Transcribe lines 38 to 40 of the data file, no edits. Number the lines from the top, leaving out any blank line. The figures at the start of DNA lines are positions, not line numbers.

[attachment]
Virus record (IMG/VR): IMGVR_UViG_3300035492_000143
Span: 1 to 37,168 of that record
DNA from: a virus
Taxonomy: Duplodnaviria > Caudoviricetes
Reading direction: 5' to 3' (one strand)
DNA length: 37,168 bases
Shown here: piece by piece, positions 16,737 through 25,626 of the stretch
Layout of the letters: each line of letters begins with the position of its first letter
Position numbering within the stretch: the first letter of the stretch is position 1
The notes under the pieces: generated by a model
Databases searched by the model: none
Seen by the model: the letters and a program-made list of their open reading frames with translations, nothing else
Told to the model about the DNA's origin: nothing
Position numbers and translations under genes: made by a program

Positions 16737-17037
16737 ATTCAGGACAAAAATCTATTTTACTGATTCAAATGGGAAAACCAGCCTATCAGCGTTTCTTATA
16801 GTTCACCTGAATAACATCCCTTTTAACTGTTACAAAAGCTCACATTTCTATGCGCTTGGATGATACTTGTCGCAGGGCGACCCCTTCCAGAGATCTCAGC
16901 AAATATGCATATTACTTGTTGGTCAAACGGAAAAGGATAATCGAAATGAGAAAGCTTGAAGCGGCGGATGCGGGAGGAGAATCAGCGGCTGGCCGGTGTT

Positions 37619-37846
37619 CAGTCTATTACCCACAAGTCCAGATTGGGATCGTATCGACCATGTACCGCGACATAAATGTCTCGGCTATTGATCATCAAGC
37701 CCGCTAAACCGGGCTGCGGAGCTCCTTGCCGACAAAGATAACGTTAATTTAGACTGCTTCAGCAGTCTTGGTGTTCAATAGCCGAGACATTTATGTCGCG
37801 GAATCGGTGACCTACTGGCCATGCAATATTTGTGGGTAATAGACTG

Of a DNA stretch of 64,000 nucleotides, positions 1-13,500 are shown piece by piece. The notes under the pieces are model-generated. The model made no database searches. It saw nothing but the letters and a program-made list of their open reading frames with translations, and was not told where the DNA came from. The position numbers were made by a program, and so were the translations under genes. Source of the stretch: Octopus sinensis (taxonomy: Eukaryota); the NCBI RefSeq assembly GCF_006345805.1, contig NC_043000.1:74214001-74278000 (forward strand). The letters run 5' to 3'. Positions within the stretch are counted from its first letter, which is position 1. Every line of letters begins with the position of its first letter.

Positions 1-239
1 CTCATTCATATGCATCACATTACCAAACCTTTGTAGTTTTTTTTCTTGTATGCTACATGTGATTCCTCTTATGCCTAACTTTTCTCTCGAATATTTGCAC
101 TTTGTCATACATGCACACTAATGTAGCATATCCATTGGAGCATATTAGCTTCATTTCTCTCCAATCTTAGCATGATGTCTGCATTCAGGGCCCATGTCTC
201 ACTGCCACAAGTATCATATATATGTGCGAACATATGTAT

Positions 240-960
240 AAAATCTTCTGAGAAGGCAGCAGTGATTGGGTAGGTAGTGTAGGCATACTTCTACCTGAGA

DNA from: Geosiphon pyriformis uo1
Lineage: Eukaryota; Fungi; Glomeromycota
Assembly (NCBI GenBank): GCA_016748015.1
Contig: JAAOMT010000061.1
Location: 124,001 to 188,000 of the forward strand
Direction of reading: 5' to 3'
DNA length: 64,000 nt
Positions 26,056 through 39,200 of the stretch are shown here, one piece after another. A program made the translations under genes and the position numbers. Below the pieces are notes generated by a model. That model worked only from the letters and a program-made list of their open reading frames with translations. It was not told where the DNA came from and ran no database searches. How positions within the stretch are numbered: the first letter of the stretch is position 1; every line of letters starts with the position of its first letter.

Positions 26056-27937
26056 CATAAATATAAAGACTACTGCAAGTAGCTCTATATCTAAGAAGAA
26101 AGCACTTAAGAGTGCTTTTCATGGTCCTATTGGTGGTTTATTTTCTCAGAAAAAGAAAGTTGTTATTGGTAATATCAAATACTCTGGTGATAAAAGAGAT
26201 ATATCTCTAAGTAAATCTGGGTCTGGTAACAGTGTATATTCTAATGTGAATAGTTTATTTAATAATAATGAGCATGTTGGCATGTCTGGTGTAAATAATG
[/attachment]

Positions 26056-27937
26056 CATAAATATAAAGACTACTGCAAGTAGCTCTATATCTAAGAAGAA
26101 AGCACTTAAGAGTGCTTTTCATGGTCCTATTGGTGGTTTATTTTCTCAGAAAAAGAAAGTTGTTATTGGTAATATCAAATACTCTGGTGATAAAAGAGAT